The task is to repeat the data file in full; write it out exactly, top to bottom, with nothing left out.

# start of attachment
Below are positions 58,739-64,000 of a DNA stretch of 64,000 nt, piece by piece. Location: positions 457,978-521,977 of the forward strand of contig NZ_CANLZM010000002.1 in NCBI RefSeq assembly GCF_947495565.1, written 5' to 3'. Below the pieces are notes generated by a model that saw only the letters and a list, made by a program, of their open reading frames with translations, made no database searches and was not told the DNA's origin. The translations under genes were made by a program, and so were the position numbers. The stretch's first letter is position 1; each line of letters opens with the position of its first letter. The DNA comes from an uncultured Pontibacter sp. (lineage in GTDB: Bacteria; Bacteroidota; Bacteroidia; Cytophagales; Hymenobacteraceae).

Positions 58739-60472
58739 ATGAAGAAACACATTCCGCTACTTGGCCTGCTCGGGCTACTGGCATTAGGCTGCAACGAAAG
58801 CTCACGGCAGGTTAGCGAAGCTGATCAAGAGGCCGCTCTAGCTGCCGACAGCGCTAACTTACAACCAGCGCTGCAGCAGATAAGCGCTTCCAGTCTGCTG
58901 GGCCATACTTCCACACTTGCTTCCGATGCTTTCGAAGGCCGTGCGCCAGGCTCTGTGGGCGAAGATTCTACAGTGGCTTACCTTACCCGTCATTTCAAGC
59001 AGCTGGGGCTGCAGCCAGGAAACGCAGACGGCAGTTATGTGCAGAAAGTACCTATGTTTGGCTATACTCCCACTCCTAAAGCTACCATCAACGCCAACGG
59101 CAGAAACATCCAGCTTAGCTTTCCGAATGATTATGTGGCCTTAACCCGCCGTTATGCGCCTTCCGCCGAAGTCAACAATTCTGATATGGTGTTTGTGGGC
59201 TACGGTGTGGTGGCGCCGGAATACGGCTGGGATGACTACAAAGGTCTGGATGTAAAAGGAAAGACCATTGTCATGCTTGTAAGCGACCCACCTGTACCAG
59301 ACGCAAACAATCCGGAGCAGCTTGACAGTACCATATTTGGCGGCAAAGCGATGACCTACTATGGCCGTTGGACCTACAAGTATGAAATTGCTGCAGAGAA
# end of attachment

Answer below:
Below are positions 58,739-64,000 of a DNA stretch of 64,000 nt, piece by piece. Location: positions 457,978-521,977 of the forward strand of contig NZ_CANLZM010000002.1 in NCBI RefSeq assembly GCF_947495565.1, written 5' to 3'. Below the pieces are notes generated by a model that saw only the letters and a list, made by a program, of their open reading frames with translations, made no database searches and was not told the DNA's origin. The translations under genes were made by a program, and so were the position numbers. The stretch's first letter is position 1; each line of letters opens with the position of its first letter. The DNA comes from an uncultured Pontibacter sp. (lineage in GTDB: Bacteria; Bacteroidota; Bacteroidia; Cytophagales; Hymenobacteraceae).

Positions 58739-60472
58739 ATGAAGAAACACATTCCGCTACTTGGCCTGCTCGGGCTACTGGCATTAGGCTGCAACGAAAG
58801 CTCACGGCAGGTTAGCGAAGCTGATCAAGAGGCCGCTCTAGCTGCCGACAGCGCTAACTTACAACCAGCGCTGCAGCAGATAAGCGCTTCCAGTCTGCTG
58901 GGCCATACTTCCACACTTGCTTCCGATGCTTTCGAAGGCCGTGCGCCAGGCTCTGTGGGCGAAGATTCTACAGTGGCTTACCTTACCCGTCATTTCAAGC
59001 AGCTGGGGCTGCAGCCAGGAAACGCAGACGGCAGTTATGTGCAGAAAGTACCTATGTTTGGCTATACTCCCACTCCTAAAGCTACCATCAACGCCAACGG
59101 CAGAAACATCCAGCTTAGCTTTCCGAATGATTATGTGGCCTTAACCCGCCGTTATGCGCCTTCCGCCGAAGTCAACAATTCTGATATGGTGTTTGTGGGC
59201 TACGGTGTGGTGGCGCCGGAATACGGCTGGGATGACTACAAAGGTCTGGATGTAAAAGGAAAGACCATTGTCATGCTTGTAAGCGACCCACCTGTACCAG
59301 ACGCAAACAATCCGGAGCAGCTTGACAGTACCATATTTGGCGGCAAAGCGATGACCTACTATGGCCGTTGGACCTACAAGTATGAAATTGCTGCAGAGAA